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Will add content and edit for shorter sentence structure. I may re-conceptualize this section to make it more digestable to a lay audience and focus on specific risk factors.
Also, I will clarify role of Q angle in injury; replace diagrammatic photo of ACL tear; fix anatomical photos to match leg sides, per scientific convention. It hits on all the points I was looking to learn about before reading it and then some.
There are a lot of technical terms and concepts in the article for a layperson and I like how you explained and simplified them.
Here are the areas I see for potential improvement. Maybe with the second paragraph in treatment where associated injuries are mentioned or in the diagnosis section?
This is the only section I was hoping for some more info. Questions that just popped into my head are: Helpful to have a citation in the section Hormonal and anatomic differences: Image of Q angle can help clarify further exactly what this looks like.
What sort of long-term effects occur after just taking the conservative route and are their limitations on activities. Also, could possibly add citation in this section. I felt like it was easy to follow with the use of simple terms and simple sentences whenever possible, especially given how technical it gets at times.
Also felt like you added reliable references throughout the article. There are some rare individuals who can participate in sports without any symptoms of instability. With chronic instability, up to 90 percent of patients will have meniscus damage when reassessed 10 or more years after the initial injury.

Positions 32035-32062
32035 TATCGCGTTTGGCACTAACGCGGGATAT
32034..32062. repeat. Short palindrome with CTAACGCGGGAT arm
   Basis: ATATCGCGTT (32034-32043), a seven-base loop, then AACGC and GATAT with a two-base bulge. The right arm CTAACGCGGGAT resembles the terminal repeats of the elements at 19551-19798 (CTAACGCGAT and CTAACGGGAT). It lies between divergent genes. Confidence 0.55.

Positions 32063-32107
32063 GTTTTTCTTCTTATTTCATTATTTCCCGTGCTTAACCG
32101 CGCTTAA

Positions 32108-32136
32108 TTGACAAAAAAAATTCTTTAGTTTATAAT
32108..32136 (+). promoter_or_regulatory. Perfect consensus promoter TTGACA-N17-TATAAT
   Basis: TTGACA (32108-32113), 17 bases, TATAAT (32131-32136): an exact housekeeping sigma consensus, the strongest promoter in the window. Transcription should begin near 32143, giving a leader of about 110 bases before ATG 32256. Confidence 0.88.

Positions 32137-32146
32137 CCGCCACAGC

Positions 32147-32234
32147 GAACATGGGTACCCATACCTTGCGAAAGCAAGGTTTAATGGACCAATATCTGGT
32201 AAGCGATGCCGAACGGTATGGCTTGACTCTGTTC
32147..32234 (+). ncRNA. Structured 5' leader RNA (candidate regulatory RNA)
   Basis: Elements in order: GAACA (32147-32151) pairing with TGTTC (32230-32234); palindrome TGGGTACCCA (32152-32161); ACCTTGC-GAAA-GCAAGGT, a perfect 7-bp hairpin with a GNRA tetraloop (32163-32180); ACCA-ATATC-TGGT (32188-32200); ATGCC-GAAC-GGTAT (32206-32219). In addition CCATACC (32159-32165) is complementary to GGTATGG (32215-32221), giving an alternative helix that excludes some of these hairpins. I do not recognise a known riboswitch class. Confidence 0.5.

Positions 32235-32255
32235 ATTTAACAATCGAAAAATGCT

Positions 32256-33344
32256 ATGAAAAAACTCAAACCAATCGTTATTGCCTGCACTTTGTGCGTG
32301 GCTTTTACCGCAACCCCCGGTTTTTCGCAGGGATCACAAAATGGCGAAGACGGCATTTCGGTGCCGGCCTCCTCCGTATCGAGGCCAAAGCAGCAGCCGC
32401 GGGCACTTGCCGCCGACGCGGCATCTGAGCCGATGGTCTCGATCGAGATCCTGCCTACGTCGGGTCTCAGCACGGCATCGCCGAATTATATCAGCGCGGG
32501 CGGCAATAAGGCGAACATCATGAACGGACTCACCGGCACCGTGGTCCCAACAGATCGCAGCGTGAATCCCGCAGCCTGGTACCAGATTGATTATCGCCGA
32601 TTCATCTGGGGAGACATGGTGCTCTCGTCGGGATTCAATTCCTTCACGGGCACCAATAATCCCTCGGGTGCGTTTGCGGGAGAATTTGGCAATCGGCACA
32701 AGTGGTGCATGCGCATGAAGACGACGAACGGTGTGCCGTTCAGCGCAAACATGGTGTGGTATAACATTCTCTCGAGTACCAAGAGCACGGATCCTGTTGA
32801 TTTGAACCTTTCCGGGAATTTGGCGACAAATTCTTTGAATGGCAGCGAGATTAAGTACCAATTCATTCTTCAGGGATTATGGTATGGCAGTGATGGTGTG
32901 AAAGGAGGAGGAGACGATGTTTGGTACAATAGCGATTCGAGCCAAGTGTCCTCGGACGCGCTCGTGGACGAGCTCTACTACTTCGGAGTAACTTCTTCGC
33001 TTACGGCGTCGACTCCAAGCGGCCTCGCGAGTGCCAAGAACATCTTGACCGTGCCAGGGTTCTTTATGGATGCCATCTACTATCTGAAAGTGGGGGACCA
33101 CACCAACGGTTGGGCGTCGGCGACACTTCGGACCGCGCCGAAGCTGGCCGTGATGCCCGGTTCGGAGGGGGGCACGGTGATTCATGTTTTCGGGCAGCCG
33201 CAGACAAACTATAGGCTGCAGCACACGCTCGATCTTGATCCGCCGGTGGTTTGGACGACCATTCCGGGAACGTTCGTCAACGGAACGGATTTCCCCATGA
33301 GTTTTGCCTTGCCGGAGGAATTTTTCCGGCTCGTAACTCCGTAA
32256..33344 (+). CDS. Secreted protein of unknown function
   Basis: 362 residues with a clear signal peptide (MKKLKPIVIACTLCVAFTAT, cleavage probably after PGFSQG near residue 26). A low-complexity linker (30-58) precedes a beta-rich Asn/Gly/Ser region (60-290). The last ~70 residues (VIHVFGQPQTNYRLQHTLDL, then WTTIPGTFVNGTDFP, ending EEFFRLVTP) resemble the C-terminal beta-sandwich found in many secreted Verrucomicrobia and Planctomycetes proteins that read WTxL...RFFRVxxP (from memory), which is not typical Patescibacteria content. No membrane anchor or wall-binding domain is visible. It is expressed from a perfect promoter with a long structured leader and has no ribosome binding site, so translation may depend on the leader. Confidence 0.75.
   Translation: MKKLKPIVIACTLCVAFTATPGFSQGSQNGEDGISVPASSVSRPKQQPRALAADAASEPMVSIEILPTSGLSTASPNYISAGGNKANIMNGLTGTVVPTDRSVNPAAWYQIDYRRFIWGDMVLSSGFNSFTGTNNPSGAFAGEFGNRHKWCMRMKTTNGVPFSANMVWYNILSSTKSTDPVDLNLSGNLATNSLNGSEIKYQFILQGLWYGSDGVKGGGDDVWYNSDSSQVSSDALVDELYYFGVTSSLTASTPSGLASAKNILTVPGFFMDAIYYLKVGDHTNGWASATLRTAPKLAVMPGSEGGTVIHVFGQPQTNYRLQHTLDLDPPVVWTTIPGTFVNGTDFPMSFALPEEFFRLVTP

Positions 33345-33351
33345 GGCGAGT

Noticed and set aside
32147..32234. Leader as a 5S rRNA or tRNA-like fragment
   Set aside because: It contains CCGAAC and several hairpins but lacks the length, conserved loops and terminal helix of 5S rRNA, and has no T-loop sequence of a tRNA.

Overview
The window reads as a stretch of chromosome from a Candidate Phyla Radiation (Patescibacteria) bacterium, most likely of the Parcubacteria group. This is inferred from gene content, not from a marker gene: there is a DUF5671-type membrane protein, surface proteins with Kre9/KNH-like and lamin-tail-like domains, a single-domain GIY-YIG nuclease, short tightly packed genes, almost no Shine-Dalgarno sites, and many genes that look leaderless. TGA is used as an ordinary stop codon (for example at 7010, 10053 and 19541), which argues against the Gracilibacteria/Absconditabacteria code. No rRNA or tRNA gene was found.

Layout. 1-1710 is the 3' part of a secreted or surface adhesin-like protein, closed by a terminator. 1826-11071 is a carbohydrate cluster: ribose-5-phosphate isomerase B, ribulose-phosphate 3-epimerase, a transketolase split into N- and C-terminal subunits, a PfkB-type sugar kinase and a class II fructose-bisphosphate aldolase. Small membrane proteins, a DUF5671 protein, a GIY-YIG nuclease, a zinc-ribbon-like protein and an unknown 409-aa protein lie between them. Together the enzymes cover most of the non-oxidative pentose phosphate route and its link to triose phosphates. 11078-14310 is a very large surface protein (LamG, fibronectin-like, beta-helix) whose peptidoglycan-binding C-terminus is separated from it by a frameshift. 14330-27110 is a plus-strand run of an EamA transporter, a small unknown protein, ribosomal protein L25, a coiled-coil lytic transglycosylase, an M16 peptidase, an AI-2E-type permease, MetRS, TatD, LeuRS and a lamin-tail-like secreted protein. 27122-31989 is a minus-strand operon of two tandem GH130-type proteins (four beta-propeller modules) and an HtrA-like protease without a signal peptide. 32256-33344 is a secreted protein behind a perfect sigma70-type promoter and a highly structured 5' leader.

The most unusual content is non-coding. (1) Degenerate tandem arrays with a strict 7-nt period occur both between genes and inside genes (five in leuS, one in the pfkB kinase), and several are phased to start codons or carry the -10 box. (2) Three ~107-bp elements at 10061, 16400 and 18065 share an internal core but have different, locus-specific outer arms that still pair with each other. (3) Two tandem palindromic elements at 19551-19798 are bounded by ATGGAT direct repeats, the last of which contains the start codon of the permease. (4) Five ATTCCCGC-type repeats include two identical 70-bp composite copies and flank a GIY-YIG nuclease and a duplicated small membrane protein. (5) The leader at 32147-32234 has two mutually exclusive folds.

Similarly, the prevalence of articular cartilage lesions increases up to 70 percent in patients who have a year-old ACL deficiency" This is OA. Test is paraphrased as is required.
But the OA prevalence might increase 70 percent in all cases after ACL injury, with the surgery or without it. The words "without surgery" are not supported by citation and can mislead readers to think that the surgery reduces OA probability what it might do or might not.
The new sections will be: Include special populations here as a subsection 8 Notable cases:If your dog is suffering from an anterior cruciate ligament tear, you may be wondering whether the use of a dog knee brace for torn ligaments may turn out being helpful in .
Arthroscopic surgery, or arthroscopy, is a minimally invasive procedure to view, diagnose and treat problems inside a leslutinsduphoenix.comr surgeons can directly view the joint using a high-tech camera instrument called an arthroscope.
The arthroscope has revolutionized the field of orthopaedic surgery, especially in the care of sports and recreational injuries.
Tears in the anterior cruciate ligament usually take place when the knee receives direct impact while the leg is in a stable position. Torn ACL’s are most of the time related to high impact sports or when the knee is forced to make sharp changes in movement and during abrupt stops from high speed.
An anterior cruciate ligament injury is the over-stretching or tearing of the anterior cruciate ligament (ACL) in the knee. A tear may be partial or complete. Physiotherapy. Physiotherapy (or "physio" as it is commonly called) refers to the practice of a professional who assesses and provides maintenance and restoration services to help improve the body's physical function and performance.
An anterior cruciate ligament (ACL) injury is one of the most common knee injuries. An ACL injury is a tear in the ACL ligament — one of the four ligaments in the knee that keeps the joint stable and connects the thighbone to the tibia.